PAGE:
A Measure of Patient Satisfaction after Back Surgery

Are patients happy with the results of degenerative spinal surgery in the back? Is their satisfaction based on symptoms or ability to walk after the operation? Doctors in Japan are following a group of 83 patients to find out. Doctors used to ask patients to rank the results after surgery by using a scale from poor to excellent. As medical costs continue to go up, more questions are being asked about the results of treatment. Patient satisfaction has become an important measure of health-care quality.

Degenerative spinal stenosis (DSS) refers to a narrowing of the spinal canal. The spinal canal surrounds the spinal cord. Degenerative means that the condition gets worse over time. DSS occurs as part of the aging process for many patients. Changes in the joints, ligaments, bones, or discs can cause DSS.

In this study all patients had surgery to remove a piece of vertebral bone, ligament, or joint. The purpose of the operation is to take pressure off the nerves inside the spinal canal in the low back. After the operation the doctors asked patients about back and leg pain and numbness or tingling in the legs. Symptoms were compared at rest and during walking. Walking time was also measured (how long the patient could walk without stopping).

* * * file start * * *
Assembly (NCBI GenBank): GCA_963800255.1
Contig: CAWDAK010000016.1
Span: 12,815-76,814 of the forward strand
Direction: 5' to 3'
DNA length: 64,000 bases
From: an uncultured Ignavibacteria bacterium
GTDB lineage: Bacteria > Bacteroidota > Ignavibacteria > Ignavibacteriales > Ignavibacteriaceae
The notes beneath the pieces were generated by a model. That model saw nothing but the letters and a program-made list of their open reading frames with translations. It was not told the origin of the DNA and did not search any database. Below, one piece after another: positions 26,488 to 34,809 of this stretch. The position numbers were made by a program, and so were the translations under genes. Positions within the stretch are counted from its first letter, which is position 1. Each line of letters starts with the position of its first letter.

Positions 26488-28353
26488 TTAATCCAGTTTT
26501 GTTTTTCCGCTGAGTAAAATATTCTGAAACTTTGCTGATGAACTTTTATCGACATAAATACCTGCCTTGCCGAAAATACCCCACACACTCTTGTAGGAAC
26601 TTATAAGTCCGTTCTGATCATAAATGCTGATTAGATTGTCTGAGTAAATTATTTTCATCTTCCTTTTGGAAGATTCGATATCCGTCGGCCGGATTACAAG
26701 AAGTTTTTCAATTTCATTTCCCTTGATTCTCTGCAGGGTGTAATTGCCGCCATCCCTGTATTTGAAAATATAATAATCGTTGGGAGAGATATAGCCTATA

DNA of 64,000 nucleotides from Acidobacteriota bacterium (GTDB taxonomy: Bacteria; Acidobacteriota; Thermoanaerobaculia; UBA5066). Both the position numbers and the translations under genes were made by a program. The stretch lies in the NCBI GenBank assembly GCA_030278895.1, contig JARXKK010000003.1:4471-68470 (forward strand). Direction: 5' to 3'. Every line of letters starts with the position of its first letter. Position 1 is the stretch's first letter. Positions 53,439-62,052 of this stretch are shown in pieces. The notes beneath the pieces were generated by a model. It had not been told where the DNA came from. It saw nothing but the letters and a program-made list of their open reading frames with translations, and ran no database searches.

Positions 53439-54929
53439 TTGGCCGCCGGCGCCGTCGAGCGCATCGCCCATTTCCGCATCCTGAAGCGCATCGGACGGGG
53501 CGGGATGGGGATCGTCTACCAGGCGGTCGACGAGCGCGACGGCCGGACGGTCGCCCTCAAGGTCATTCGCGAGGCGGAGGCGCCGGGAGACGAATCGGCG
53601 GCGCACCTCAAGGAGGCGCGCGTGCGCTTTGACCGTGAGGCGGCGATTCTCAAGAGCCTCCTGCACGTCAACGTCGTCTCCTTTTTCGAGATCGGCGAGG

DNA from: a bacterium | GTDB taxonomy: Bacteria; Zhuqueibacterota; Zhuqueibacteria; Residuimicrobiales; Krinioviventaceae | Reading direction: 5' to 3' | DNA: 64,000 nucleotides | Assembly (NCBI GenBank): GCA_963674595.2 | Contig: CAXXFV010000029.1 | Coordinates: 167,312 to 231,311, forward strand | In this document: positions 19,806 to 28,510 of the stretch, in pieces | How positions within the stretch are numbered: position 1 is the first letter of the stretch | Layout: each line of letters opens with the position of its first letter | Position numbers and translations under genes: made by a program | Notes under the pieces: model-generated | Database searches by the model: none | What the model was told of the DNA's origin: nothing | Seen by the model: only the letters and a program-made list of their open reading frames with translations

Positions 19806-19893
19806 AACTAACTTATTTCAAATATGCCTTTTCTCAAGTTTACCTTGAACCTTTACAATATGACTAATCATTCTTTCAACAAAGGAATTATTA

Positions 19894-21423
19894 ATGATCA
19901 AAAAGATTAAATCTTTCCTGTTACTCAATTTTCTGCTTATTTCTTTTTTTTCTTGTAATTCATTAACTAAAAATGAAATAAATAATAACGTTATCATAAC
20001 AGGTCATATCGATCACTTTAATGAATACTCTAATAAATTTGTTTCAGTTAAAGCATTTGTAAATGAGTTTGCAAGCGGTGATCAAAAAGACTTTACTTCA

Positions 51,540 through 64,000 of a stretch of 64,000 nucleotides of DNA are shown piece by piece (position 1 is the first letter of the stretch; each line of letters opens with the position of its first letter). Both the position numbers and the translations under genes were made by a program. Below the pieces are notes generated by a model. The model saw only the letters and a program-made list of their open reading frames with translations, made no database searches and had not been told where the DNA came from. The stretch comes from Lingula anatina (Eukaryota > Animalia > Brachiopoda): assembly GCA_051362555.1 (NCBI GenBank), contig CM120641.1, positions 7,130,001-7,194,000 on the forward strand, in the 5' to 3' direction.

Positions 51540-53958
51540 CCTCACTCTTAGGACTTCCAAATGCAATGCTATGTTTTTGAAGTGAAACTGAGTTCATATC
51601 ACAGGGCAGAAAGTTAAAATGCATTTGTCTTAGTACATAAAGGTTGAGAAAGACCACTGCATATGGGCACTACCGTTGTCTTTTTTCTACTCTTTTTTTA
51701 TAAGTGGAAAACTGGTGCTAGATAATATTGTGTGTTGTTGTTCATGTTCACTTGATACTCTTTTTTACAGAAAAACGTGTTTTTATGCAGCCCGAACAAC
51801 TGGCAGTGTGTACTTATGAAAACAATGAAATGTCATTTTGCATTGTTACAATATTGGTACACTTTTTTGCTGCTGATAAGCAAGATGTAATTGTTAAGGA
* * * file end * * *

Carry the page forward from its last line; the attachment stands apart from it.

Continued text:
The doctors also asked each patient, "How satisfied are you with the results of surgery?" The authors report that patients were affected most by how severe the pain was after the operation. The more pain relief they had, the happier they were with the results. Walking ability was important, but not as much as the intensity of pain.

Kazuo Yamashita, MD, et al. Correlation of Patient Satisfaction with Symptom Severity and Walking Ability after Surgical Treatment. In Spine. November 1, 2003. Vol. 28. No. 21. Pp. 2477-2481.



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